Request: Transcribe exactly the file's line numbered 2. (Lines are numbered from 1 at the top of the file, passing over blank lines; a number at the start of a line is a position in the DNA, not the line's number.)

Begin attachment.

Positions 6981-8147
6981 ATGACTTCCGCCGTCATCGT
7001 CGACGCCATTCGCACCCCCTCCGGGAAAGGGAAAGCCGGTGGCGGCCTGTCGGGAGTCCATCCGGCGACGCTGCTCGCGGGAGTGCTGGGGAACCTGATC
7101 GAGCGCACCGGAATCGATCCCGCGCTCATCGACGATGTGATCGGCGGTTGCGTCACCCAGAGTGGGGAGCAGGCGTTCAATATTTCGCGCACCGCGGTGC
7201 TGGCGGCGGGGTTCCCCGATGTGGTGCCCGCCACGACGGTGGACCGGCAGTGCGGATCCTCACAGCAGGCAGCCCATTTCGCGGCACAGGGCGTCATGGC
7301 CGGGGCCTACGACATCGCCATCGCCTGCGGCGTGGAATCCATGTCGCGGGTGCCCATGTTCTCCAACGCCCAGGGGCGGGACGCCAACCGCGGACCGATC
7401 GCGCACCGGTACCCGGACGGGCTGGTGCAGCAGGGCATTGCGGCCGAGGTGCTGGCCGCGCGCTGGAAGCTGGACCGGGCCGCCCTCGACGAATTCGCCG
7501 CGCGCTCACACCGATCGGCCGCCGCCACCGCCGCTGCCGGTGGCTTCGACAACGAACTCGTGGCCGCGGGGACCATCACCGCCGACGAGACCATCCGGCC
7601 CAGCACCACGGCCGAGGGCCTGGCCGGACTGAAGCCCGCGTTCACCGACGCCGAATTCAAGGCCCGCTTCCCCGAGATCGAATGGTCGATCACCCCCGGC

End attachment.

6981 ATGACTTCCGCCGTCATCGT